A new baby has been born!
Blackmagic have released the first files straight off the Pocket Cinema Camera 4K, for grading and evaluation.
How does the image stack up?
For your Photoshop grading pleasure here are some original Cinema DNG frames hot off the newly updated Blackmagic Pocket Cinema Camera.
“A raw video monster in your pocket”.
With the new version of Blackmagic DaVinci Resolve (10.0) you can grade and edit 5D Mark III raw DNG sequences, with image quality at the Adobe Camera Raw level for the first time and performance through the roof.
EOSHD Film LUT is an instant cinema style which quickly and easily improves the look of 5D Mark III raw video in Resolve 10. No grading skills required.
This LUT gives you a more film-like image, a less harsh electronic look compared to the standard Rec.709 colour space and default settings. It gives you more detail in the highlights and a smoother more natural feel to colour.
Adobe have the best debayer for raw around. I still convert my 5D Mark III and Blackmagic Cinema Camera raw files from DNG to an editable format in Adobe After Effects because the end result looks better than DaVinci Resolve.
Well as of today with Premiere CC update 12.1 Cinema DNG raw video is an editable format, directly in Premiere – dramatically speeding up the workflow for video shot with Magic Lantern on Canon DSLRs and the Blackmagic cameras.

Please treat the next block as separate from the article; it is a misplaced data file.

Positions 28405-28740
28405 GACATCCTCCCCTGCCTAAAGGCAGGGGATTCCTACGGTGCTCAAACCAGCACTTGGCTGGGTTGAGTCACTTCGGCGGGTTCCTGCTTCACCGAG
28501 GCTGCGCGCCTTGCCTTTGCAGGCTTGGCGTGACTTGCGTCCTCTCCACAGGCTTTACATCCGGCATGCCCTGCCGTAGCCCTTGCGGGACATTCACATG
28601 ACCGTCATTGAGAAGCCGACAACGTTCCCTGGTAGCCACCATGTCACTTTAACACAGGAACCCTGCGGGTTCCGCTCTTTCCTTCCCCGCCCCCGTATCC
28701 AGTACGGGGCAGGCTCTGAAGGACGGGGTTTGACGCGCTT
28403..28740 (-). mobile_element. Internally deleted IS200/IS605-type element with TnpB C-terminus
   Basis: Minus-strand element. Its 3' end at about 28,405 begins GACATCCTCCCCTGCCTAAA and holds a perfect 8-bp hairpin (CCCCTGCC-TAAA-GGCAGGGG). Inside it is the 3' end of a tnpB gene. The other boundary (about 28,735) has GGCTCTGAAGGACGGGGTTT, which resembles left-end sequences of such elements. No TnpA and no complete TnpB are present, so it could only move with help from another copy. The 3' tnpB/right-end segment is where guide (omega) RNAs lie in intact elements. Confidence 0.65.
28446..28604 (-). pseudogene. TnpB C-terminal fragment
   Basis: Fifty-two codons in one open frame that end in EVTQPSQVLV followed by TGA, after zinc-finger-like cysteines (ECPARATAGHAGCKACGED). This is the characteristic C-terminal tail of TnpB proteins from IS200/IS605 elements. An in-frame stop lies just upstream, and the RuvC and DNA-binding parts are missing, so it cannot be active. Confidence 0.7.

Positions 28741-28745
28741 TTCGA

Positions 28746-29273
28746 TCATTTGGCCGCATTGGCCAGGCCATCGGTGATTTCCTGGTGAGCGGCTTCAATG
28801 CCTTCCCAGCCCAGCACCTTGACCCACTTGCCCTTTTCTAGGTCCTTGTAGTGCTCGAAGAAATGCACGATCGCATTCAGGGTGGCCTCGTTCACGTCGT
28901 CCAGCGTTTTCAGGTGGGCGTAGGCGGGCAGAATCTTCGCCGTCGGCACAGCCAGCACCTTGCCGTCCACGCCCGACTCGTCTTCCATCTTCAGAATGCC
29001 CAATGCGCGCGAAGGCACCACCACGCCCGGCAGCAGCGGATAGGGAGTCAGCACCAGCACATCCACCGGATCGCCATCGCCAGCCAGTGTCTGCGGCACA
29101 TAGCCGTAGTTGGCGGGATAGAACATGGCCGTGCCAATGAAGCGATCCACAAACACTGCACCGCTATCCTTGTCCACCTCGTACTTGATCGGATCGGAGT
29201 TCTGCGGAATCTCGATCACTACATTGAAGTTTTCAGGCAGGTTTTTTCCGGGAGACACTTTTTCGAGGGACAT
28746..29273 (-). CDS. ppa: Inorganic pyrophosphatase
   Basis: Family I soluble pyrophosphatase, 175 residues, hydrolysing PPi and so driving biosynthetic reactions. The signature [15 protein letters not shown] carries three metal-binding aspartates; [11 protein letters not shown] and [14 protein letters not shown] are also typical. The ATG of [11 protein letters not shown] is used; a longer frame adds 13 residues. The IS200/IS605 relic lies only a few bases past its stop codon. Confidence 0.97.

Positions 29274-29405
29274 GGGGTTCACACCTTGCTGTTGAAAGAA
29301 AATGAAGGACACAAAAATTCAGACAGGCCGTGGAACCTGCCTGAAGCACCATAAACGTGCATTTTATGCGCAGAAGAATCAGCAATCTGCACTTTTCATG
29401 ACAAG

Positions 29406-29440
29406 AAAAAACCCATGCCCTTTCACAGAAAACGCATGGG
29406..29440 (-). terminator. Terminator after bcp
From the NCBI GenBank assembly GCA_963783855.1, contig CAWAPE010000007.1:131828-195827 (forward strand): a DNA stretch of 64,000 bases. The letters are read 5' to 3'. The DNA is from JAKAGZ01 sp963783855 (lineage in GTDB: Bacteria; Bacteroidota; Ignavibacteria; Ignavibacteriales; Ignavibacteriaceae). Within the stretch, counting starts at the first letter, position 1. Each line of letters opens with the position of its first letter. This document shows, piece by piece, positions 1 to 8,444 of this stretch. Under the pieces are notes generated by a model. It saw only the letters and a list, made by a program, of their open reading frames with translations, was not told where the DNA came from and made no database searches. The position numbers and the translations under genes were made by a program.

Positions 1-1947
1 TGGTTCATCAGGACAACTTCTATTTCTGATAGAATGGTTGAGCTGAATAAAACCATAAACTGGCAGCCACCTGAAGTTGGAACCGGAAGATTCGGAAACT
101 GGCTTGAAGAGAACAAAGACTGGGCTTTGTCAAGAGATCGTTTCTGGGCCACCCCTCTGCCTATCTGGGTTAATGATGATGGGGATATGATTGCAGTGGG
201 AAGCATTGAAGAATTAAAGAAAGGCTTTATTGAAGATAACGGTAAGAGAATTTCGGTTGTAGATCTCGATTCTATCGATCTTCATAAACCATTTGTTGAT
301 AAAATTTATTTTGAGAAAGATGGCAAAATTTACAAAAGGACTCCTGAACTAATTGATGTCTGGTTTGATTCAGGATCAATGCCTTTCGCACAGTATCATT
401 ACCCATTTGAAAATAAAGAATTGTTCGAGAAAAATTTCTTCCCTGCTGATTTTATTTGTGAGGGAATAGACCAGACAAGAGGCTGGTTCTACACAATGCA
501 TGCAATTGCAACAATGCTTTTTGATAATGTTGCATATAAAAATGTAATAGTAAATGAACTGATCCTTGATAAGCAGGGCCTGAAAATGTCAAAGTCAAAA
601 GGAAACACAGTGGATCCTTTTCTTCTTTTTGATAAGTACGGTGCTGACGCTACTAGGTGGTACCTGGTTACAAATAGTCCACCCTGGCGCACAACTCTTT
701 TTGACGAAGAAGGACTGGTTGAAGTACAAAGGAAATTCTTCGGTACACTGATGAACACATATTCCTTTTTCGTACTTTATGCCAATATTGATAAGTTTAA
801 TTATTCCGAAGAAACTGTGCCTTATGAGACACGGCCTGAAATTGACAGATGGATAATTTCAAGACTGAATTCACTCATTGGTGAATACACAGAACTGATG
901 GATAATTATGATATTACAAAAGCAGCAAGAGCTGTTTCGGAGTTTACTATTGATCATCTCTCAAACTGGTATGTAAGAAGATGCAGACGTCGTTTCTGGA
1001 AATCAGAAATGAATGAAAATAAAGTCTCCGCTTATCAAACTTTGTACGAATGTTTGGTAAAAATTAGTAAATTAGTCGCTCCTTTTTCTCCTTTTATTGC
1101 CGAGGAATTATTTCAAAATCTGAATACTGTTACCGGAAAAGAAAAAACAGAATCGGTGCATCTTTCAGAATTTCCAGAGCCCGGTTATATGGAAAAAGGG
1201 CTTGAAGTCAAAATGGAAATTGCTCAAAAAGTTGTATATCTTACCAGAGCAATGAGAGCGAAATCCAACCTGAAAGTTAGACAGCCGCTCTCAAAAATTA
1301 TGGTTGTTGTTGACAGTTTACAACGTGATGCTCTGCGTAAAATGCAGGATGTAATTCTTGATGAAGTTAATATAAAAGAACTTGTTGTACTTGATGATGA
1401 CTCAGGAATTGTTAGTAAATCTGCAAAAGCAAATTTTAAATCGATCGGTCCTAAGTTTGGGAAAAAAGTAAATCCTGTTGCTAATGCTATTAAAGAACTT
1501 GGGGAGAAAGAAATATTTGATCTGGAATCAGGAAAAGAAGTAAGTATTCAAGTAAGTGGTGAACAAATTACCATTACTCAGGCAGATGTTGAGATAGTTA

Above: the Canon 5D Mark III with Magic Lantern raw video recording. Check out the EOSHD book here
Due to demand Adobe are finally putting Cinema DNG support back into Premiere. What’s more it is a fully featured implementation with realtime playback like Resolve and GPU accelerated debayering. Adobe’s existing debayer of Cinema DNG gives the best image quality out there so I have high hopes for Premiere come October.
Get the EOSHD Anamorphic Shooter’s Guide for a comprehensive guide to anamorphic lenses, which ones to use, how to get them and how to shoot
The spec sheet is impressive. 14bit linear bayer raw is sub-sampled from a 6K sensor, giving 1280 lines of extremely clean resolution with an anamorphic compliant 4:3 aspect ratio.
This is in a similar league to the image quality of the Sony F35 (Superman Returns, Tim Burton’s Alice In Wonderland) which cost $250,000 just 5 years ago.
Though most of the development at Magic Lantern has been focussed on the powerful 5D Mark III, the latest firmware builds have also been ported to the 600D. How does it perform for raw video?